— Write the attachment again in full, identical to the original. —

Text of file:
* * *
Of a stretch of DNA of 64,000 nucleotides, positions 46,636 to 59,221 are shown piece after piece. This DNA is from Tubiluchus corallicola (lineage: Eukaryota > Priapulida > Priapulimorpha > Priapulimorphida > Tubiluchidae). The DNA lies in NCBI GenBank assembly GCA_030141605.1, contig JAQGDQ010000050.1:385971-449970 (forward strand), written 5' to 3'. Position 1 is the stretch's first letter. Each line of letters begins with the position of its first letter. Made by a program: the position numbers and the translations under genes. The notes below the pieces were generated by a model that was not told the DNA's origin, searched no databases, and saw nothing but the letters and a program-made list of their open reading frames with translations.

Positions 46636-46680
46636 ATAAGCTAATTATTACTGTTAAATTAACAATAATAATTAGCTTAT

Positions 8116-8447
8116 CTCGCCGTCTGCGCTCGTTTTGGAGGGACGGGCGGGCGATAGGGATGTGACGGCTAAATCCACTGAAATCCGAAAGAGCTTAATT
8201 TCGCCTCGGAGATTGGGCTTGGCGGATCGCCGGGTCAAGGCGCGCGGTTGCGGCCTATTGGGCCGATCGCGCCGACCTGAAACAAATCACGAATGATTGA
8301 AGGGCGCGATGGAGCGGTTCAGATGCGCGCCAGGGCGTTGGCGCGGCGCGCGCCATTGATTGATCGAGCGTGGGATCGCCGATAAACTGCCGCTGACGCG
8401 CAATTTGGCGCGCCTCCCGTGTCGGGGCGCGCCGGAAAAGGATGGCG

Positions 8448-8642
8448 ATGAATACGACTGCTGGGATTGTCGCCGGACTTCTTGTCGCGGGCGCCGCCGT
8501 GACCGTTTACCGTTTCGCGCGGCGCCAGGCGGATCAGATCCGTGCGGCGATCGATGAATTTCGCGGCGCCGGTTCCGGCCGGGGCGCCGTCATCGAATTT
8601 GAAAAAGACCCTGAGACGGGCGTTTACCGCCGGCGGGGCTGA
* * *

Of a stretch of DNA of 64,000 nucleotides, positions 46,636 to 59,221 are shown piece after piece. This DNA is from Tubiluchus corallicola (lineage: Eukaryota > Priapulida > Priapulimorpha > Priapulimorphida > Tubiluchidae). The DNA lies in NCBI GenBank assembly GCA_030141605.1, contig JAQGDQ010000050.1:385971-449970 (forward strand), written 5' to 3'. Position 1 is the stretch's first letter. Each line of letters begins with the position of its first letter. Made by a program: the position numbers and the translations under genes. The notes below the pieces were generated by a model that was not told the DNA's origin, searched no databases, and saw nothing but the letters and a program-made list of their open reading frames with translations.

Positions 46636-46680
46636 ATAAGCTAATTATTACTGTTAAATTAACAATAATAATTAGCTTAT

Positions 8116-8447
8116 CTCGCCGTCTGCGCTCGTTTTGGAGGGACGGGCGGGCGATAGGGATGTGACGGCTAAATCCACTGAAATCCGAAAGAGCTTAATT
8201 TCGCCTCGGAGATTGGGCTTGGCGGATCGCCGGGTCAAGGCGCGCGGTTGCGGCCTATTGGGCCGATCGCGCCGACCTGAAACAAATCACGAATGATTGA
8301 AGGGCGCGATGGAGCGGTTCAGATGCGCGCCAGGGCGTTGGCGCGGCGCGCGCCATTGATTGATCGAGCGTGGGATCGCCGATAAACTGCCGCTGACGCG
8401 CAATTTGGCGCGCCTCCCGTGTCGGGGCGCGCCGGAAAAGGATGGCG

Positions 8448-8642
8448 ATGAATACGACTGCTGGGATTGTCGCCGGACTTCTTGTCGCGGGCGCCGCCGT
8501 GACCGTTTACCGTTTCGCGCGGCGCCAGGCGGATCAGATCCGTGCGGCGATCGATGAATTTCGCGGCGCCGGTTCCGGCCGGGGCGCCGTCATCGAATTT
8601 GAAAAAGACCCTGAGACGGGCGTTTACCGCCGGCGGGGCTGA